More rail franchises could be nationalised as measures introduced by the government to help railways survive the pandemic expire on Sunday
- Department for Transport spent £3.5bn to keep trains running during lockdown
- The sum was part of a six month emergency contract which runs out on Sunday
- There are fears some operators could hand back control over their services
- Government-controlled Operator of Last Resort would takeover the franchises
- The OLR already runs Northern Trains and London North Eastern Railway
More rail franchises could face being nationalised from this weekend as measures introduced to help railways survive the coronavirus pandemic expire on Sunday
At the start of lockdown in March, the Government signed Emergency Measures Agreements for all of Britain’s rail franchises, in order to keep trains running while demand collapsed amid lockdown.
At a cost of at least £3.5billion to the taxpayers, the measures involved the Department for Transport taking on franchise holders’ revenue and cost risks, while paying them a fixed fee for operating trains.
Transport Secretary Grant Shapps announced the Emergency Measures Agreements in March, as a means of protecting rail services and preventing operators from going into insolvency as passenger demand dropped
With the agreements set to run out on Sunday, the Government-controlled Operator of Last Resort is on standby to take over services, should rail firms decide to hand back their contracts.
The OLR is already responsible for Northern Trains and London North Eastern Railway.
Officials have been in intense negotiations with train companies over what should happen when the EMAs expire on Sunday.
Any company that did not agree to the EMA would lose control of its respective services, passing them on to the Operator of Last Resort, the Government-backed group which operates London North Eastern Railway
The OLR is also responsible for Northern Rail, and could become responsible for more franchises if contract talks do not reach an agreement by Sunday
The DfT is under pressure to reduce the amount that franchise holders are paid.
Labour’s shadow transport secretary Jim McMahon told the Commons on Thursday that £100 million has been paid out to shareholders as a result of EMAs, and ‘that cannot continue’.
On March 23, the same day Boris Johnson announced lockdown, Transport Secretary Grant Shapps shared details of Emergency Measures Agreements being made with rail operators.
Train services were about to see a huge drop in demand, brought about by the public listening to the Stay at Home message from Government.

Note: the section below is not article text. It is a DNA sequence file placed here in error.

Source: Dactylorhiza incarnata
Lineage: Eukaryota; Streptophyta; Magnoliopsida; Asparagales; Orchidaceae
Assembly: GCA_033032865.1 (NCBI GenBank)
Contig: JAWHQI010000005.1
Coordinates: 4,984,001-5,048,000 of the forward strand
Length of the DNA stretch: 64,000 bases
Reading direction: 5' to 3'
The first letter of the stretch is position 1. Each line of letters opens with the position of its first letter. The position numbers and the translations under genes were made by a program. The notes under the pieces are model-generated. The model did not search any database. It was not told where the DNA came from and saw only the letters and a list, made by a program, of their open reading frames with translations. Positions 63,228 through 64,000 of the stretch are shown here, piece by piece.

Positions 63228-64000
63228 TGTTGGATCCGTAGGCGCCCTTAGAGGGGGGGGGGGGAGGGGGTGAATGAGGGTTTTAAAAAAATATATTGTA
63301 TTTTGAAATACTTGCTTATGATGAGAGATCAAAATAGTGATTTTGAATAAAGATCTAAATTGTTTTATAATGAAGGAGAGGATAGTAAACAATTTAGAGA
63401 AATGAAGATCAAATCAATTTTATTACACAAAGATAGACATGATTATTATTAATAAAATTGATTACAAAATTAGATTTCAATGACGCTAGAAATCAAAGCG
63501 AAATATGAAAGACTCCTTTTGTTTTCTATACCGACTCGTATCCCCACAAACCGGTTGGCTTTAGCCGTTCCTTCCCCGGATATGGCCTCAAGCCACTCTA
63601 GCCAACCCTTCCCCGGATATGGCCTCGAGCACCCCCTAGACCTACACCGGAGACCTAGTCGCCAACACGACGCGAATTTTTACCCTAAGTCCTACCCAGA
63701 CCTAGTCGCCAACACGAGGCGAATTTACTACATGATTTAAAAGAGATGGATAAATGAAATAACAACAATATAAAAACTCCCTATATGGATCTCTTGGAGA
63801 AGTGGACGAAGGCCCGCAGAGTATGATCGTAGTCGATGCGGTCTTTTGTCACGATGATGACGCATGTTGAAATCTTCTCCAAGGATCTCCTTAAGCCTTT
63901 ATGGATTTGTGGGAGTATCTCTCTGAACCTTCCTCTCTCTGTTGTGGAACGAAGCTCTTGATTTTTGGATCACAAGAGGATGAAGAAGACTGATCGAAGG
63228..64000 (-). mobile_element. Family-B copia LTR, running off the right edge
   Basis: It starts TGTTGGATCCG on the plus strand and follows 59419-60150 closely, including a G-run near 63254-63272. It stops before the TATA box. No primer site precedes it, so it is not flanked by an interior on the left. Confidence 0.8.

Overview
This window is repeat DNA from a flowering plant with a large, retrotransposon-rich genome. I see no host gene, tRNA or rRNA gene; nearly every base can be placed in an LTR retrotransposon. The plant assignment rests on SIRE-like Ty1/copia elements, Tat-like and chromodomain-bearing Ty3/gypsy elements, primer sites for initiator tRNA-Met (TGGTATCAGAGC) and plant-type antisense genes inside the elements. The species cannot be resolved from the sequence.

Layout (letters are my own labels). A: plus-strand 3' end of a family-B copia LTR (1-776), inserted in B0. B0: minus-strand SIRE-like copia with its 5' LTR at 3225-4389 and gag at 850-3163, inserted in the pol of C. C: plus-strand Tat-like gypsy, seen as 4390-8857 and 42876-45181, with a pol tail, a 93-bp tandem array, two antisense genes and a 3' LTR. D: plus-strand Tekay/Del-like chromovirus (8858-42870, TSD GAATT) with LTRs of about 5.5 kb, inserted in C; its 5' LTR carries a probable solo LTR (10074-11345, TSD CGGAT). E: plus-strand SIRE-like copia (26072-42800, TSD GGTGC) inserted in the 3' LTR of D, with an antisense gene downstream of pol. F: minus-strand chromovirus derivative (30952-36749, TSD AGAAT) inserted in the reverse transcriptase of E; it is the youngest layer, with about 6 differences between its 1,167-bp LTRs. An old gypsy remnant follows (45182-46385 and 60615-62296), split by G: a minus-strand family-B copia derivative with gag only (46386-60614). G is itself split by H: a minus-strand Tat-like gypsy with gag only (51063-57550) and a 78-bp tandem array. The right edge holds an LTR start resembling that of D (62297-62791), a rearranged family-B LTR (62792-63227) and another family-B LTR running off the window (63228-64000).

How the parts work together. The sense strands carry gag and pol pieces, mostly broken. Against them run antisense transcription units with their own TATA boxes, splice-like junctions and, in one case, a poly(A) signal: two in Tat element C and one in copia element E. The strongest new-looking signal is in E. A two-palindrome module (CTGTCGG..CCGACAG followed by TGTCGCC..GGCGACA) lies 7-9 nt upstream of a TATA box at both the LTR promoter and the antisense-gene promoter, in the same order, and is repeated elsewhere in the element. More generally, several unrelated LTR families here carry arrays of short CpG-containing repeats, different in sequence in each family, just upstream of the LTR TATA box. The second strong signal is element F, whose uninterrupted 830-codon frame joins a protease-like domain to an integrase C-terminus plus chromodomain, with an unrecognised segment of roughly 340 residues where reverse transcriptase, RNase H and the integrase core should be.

The measures were designed to keep skeleton services running for key workers, while also helping to compensate refunds for those no longer needing season tickets.
Explaining EMAs at the time, Mr Shapps siad: ‘These agreements will suspend the normal financial mechanisms of franchise agreements, transferring all revenue and cost risk to the government.
‘Operators will continue to run day-to-day services for a small, pre-determined management fee. Companies entering into these agreements will see a temporary suspension of their existing franchise agreement’s financial mechanisms for an initial period of 6 months, with options for further extension or earlier cancellation as agreed.’
If a company did not wish to sign the agreement, then the services on that franchise would be passed to the OLR.
Speaking in March, Transport Secretary said the EMAs were a temporary measure, warning that allowing the companies to go into insolvency ‘would cause significantly more disruption to passengers and higher costs to the taxpayer’.
But there is growing speculation that some operators could hand back control of services if the DfT reduces the amount it is willing to pay in management fees.
That would mean the OLR – which already runs Northern Trains and London North Eastern Railway – taking over more franchises, effectively nationalising them.
Mr McMahon said it was ‘absolutely staggering’ that no announcement has been made regarding what will happen when EMAs expire on Sunday.
Transport Secretary Grant Shapps told MPs that ‘it is not possible to conduct negotiations with nine different operating companies in public’, adding that he would make a statement ‘as soon as there is something to say’.
Department for Transport data shows demand for rail travel fell to as low as 4% of pre-pandemic levels in April, but has since returned to around 40%.
Even before the crisis, some operators such as South Western Railway were suffering financial difficulties.
The franchise, owned by FirstGroup and MTR, made a pre-tax loss of £139 million in the year to March 2019.
Mr Shapps said in January that its services could be taken into public ownership as its financial statements indicated it was ‘not sustainable in the long term’.
The Government-commissioned rail review was due to be published in autumn 2019, with a key part expected to be an end to the rail franchising model.
But it has been delayed by December’s general election and the coronavirus pandemic.
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